On Tuesday, writing for The Atlantic, former George W. Bush speechwriter and conservative Republican David Frum outlined why the GOP's newest round of voter restrictions is a catastrophic mistake for them — and that not only will it undermine democracy, it could actually prevent their own base from turning out to vote.
"Almost all the new laws raise new barriers to voting by mail. Republican officials dislike postal voting in 2021 because in 2020 Biden voters were much more likely than Trump voters to use a postal ballot," wrote Frum. "But that pro-Biden tilt in postal voting looks like a once-in-a-lifetime event, driven more by divergent reactions to the threat of the coronavirus than by ordinary voting behavior ... In previous elections, constituencies that have generally supported Democrats in recent years, including younger voters and members of racial minority groups, have tended to use postal ballots less frequently than do Republican-leaning constituencies, including older, white, and military voters."
Another problem with the GOP strategy, noted Frum, is that their panic about racial minorities, like Tucker Carlson's embrace of the "Great Replacement" conspiracy theory, is at odds with the fact that the GOP actually made gains with Latino voters in 2020 — and their redoubled attacks could undo all that progress for them.
"Donald Trump lost in 2020 in great part because his support collapsed among white voters, especially among white men," wrote Frum. "Meanwhile, Trump's share of the vote among Latino Americans actually improved from 2016 to 2020. The clear pattern, instead, is that conservatives are being outvoted by a coalition built around Black voters and white, college-educated voters. For a right-wing newscaster to look at recent elections and conclude 'We multi-generation Americans are being outvoted by newcomers' is a triumph of ideology over reality."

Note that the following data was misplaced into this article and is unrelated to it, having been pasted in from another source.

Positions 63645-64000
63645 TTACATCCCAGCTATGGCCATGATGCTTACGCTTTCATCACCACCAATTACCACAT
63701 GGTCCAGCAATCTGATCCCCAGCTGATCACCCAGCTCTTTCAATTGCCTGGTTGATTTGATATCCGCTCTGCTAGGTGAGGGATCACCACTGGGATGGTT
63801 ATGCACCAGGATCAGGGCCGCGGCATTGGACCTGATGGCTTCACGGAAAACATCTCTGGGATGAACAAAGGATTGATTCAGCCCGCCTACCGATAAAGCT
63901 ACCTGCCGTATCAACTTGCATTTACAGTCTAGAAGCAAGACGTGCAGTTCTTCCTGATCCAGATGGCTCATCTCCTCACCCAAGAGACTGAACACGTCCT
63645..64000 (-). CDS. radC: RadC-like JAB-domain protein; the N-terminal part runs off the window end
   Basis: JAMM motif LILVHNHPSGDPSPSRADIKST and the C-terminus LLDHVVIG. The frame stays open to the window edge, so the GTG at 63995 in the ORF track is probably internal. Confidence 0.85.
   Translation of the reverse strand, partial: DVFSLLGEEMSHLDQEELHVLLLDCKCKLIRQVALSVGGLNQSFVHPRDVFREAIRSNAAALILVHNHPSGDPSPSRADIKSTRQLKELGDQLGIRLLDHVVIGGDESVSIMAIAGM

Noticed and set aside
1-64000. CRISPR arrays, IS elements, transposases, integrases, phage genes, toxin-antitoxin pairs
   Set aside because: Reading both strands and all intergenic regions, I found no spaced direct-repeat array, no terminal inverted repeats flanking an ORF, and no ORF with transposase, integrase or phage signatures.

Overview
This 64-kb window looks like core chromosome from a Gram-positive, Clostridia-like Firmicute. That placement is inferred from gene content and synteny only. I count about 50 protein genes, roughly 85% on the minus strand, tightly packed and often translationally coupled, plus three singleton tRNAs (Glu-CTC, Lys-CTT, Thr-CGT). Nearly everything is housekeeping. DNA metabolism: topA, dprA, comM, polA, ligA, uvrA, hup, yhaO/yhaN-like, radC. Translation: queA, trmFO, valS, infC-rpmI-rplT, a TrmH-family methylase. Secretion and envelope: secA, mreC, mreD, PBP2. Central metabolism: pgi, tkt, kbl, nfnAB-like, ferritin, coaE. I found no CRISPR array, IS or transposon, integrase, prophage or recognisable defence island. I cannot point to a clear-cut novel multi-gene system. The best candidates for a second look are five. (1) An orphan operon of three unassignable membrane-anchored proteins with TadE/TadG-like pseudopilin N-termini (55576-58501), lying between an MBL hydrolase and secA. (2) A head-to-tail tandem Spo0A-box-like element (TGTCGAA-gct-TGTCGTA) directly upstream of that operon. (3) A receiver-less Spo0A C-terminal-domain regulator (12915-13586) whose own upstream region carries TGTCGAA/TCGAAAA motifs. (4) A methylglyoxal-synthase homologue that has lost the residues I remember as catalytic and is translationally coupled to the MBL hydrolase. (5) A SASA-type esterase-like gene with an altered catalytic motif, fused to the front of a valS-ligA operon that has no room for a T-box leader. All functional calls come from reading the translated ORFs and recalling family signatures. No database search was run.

Ultimately, Frum wrote, the GOP's voter suppression tactics may adversely impact their own base, while enraging Democrats to greater turnout, and pressuring Congress and the courts to police voting laws more aggressively.
"Would a wiser use of political resources not be to compete to keep their votes in 2022 rather than engineer the voting system to thwart their votes?" concluded Frum. "Republicans would be smarter to switch off the race-baiters on cable news, read the precinct reports, and do the solid work necessary to earn and secure votes from voters who are ready to vote Republican if only the party will allow them to vote at all."
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